AnkhSVN is a Subversion SourceControl Provider for Visual Studio. The software allows you to perform the most common version control operations directly from inside the Microsoft Visual Studio IDE. With AnkhSVN you no longer need to leave your IDE to perform tasks like viewing the status of your source code, updating your Subversion working copy and committing changes. You can even browse your repository and you can plug-in your favorite diff tool.

AnkhSVN is an active open source project with multiple committers from around the world (including CollabNet).

The site is:

Tuesday, June 23, 2009

The Thread Control Escape Rule

When trying to determine if your code's access of a certain resource is thread safe you can use the thread control escape rule:

If a resource is created, used and disposed within
the control of the same thread,
and never escapes the control of this thread,
the use of that resource is thread safe.

Resources can be any shared resource like an object, array, file, database connection, socket etc. In Java you do not always explicitly dispose objects, so "disposed" means losing or null'ing the reference to the object.

Taken from:

Friday, June 19, 2009


bootadm– manage bootability of GRUB-enabled operating system

The bootadm command manages the boot archive and, with x86 boot environments, the GRUB (GRand Unified Bootloader) menu.

The set-menu subcommand allows you to switch the auto-boot timeout and default boot entry in the GRUB menu.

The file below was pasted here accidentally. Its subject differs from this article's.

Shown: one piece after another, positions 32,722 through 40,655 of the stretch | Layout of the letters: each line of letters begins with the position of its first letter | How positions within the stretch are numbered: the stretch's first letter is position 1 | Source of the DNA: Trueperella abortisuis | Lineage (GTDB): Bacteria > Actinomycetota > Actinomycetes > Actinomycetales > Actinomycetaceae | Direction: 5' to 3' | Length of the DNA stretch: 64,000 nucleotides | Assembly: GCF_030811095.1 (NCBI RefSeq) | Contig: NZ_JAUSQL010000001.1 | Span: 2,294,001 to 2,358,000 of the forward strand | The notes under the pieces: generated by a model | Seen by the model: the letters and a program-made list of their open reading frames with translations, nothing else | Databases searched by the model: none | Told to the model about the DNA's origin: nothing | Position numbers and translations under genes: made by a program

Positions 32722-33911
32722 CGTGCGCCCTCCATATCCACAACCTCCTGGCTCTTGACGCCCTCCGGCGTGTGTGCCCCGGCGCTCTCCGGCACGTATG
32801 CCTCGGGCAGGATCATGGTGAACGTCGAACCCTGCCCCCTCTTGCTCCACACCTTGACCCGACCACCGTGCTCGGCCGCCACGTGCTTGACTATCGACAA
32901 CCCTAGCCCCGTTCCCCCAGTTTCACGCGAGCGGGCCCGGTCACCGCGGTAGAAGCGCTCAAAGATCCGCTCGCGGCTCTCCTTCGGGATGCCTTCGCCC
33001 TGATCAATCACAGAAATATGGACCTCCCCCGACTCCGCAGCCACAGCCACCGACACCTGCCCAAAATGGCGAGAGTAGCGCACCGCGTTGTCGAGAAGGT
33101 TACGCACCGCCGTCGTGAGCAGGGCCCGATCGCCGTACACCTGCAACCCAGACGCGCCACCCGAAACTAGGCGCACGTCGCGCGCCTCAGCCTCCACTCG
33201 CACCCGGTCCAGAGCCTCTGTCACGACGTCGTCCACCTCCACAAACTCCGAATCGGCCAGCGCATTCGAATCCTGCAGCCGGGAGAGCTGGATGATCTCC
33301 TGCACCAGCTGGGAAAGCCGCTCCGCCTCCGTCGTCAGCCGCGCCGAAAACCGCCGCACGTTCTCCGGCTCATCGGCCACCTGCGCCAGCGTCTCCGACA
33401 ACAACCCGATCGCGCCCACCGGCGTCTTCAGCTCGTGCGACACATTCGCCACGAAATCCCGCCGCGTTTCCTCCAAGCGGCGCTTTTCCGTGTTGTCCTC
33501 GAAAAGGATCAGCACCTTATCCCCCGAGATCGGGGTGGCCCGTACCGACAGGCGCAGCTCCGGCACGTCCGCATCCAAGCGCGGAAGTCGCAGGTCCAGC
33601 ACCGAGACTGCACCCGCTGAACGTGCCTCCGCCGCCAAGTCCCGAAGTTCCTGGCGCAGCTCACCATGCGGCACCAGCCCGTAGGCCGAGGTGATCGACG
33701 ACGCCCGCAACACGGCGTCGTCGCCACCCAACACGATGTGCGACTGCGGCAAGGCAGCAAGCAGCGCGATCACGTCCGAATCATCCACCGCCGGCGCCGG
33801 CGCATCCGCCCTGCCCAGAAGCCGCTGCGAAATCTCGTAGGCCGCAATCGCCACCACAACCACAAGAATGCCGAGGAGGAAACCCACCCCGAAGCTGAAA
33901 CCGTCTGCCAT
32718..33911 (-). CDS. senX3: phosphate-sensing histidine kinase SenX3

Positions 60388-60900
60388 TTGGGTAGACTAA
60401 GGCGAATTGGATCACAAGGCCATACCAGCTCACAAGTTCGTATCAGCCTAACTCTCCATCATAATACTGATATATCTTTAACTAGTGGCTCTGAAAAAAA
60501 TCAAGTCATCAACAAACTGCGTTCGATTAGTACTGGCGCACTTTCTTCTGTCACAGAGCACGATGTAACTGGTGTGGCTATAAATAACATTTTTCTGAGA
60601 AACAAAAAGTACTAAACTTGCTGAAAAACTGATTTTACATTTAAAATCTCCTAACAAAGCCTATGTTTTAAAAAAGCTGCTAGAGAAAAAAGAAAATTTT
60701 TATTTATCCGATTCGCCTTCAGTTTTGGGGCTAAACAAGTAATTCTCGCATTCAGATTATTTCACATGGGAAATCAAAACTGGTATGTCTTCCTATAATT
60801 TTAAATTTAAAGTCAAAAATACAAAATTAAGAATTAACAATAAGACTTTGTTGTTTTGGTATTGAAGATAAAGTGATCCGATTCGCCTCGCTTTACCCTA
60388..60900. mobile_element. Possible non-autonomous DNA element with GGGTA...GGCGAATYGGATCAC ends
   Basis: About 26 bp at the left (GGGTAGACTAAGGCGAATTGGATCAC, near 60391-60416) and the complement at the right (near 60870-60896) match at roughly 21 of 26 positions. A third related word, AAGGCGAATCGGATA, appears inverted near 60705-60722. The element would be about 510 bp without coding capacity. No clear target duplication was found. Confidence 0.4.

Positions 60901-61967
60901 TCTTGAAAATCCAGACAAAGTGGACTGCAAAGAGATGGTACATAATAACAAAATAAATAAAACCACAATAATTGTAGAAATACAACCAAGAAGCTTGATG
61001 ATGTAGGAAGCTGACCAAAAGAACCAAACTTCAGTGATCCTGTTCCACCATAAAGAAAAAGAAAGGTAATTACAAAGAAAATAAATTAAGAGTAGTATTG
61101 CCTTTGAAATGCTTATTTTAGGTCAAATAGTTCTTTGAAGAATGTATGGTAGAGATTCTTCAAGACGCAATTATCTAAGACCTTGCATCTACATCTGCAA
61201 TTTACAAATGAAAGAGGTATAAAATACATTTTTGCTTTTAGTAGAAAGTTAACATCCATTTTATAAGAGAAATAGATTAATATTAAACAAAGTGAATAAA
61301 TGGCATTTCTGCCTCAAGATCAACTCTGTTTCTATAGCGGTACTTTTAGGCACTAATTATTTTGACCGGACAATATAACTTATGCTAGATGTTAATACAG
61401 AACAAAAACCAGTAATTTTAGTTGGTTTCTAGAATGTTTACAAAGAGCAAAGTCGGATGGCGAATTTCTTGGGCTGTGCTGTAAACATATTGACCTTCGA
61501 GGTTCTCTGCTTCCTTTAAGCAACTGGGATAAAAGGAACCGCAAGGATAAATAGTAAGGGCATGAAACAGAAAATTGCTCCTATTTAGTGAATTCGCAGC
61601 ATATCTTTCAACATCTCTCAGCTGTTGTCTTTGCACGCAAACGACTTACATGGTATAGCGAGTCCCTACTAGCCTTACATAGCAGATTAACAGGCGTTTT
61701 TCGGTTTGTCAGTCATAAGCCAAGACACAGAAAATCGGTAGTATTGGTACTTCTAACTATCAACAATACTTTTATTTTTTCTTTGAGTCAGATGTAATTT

The list-menu subcommand displays the location of the GRUB menu and the current GRUB menu entries. While the typical location of the GRUB menu is /boot/grub/menu.lst, depending on the install method used the active GRUB menu might be located somewhere else. Use the list-menu subcommand to locate the active GRUB menu. For example, if a system was installed using Live Upgrade, the GRUB menu might not be located in the current boot environment. See the EXAMPLES section for typical output from the list-menu option.

Note that OpenBoot PROM (OBP)-based machines, such as SPARC systems, do not use GRUB and have no boot menu manageable by bootadm.

The bootadm command has the following subcommands:


Maintain the GRUB menu. The current GRUB menu is boot/grub/menu.lst, relative to root. Do not depend on this location, because it is subject to change. Applies to x86 platforms only.


Lists the location of the active GRUB menu, as well as the current GRUB menu entries. This includes the autoboot-timeout, the default entry number, and the title of each entry. Applies to x86 platforms only.


Possible values are:


The item number (for example, 0, 1, or 2) in the GRUB menu designating the operating system to boot when the timer expires.


The number of seconds before the operating system designated by the default item number is booted. If the value is –1, auto boot is disabled.


Example 1 Updating the Current Boot Archive

The following command lists the installed operating system instances in a GRUB menu:

# bootadm list-menu

(0) Solaris10
(1) Solaris10 Failsafe
(2) Linux

Example 2 Switching Default Boot Entry

The following command refers to the menu displayed in the previous example. The user selects Linux (item 2).

# bootadm set-menu default=2